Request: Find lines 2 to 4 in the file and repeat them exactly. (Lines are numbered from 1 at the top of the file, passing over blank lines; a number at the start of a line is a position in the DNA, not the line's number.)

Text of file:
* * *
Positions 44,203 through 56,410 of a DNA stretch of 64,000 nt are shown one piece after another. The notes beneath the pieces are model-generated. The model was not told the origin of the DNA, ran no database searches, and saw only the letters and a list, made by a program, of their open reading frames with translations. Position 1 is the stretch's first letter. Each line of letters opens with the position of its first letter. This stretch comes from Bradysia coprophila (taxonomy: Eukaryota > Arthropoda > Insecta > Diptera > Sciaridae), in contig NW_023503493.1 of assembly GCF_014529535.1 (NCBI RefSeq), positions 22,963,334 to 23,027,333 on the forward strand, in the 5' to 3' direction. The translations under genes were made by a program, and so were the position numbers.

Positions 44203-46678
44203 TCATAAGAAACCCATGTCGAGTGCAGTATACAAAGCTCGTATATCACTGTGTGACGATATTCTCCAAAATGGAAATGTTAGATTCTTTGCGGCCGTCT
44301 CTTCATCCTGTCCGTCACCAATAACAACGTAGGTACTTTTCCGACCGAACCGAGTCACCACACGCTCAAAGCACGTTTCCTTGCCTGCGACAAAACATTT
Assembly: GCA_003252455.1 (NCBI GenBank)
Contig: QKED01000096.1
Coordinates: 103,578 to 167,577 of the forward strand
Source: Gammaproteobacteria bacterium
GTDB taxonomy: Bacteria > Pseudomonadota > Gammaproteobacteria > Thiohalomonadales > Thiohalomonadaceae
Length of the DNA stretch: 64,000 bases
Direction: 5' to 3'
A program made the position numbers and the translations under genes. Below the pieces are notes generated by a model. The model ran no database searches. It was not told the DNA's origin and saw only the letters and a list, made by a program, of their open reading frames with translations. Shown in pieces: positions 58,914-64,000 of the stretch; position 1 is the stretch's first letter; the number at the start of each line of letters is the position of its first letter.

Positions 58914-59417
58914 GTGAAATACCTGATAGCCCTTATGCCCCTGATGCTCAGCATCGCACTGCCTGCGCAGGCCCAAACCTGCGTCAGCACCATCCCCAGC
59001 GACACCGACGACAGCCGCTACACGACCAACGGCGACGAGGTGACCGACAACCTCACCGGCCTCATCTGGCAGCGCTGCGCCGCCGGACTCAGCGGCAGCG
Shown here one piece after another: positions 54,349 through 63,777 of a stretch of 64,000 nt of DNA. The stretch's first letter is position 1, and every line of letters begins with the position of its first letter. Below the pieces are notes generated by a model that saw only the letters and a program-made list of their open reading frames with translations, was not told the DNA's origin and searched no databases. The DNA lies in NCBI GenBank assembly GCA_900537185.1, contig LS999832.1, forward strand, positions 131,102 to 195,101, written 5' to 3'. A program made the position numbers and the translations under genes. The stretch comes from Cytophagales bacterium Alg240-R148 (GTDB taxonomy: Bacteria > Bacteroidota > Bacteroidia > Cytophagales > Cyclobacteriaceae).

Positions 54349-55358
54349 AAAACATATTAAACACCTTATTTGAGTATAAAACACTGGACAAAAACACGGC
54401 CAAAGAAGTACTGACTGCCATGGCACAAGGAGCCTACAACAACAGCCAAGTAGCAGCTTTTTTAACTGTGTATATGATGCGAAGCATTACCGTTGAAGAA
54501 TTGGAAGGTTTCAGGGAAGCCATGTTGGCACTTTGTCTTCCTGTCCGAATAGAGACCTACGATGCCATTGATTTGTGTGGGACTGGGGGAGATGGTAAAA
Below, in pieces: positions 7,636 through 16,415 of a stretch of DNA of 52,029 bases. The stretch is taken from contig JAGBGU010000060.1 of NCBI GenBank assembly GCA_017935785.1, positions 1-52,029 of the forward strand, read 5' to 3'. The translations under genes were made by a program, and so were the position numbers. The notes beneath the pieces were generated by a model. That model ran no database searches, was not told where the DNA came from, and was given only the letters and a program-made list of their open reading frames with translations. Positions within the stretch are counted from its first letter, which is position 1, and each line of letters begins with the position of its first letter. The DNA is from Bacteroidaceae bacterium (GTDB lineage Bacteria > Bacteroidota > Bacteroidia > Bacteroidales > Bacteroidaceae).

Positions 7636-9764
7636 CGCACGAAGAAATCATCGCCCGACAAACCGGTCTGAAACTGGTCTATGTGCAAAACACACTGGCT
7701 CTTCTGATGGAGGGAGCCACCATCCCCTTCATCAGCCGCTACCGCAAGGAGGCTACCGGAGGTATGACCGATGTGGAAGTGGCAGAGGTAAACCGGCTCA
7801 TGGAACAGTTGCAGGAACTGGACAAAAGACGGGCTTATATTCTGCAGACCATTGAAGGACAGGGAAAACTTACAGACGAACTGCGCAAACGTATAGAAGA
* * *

Positions 44203-46678
44203 TCATAAGAAACCCATGTCGAGTGCAGTATACAAAGCTCGTATATCACTGTGTGACGATATTCTCCAAAATGGAAATGTTAGATTCTTTGCGGCCGTCT
44301 CTTCATCCTGTCCGTCACCAATAACAACGTAGGTACTTTTCCGACCGAACCGAGTCACCACACGCTCAAAGCACGTTTCCTTGCCTGCGACAAAACATTT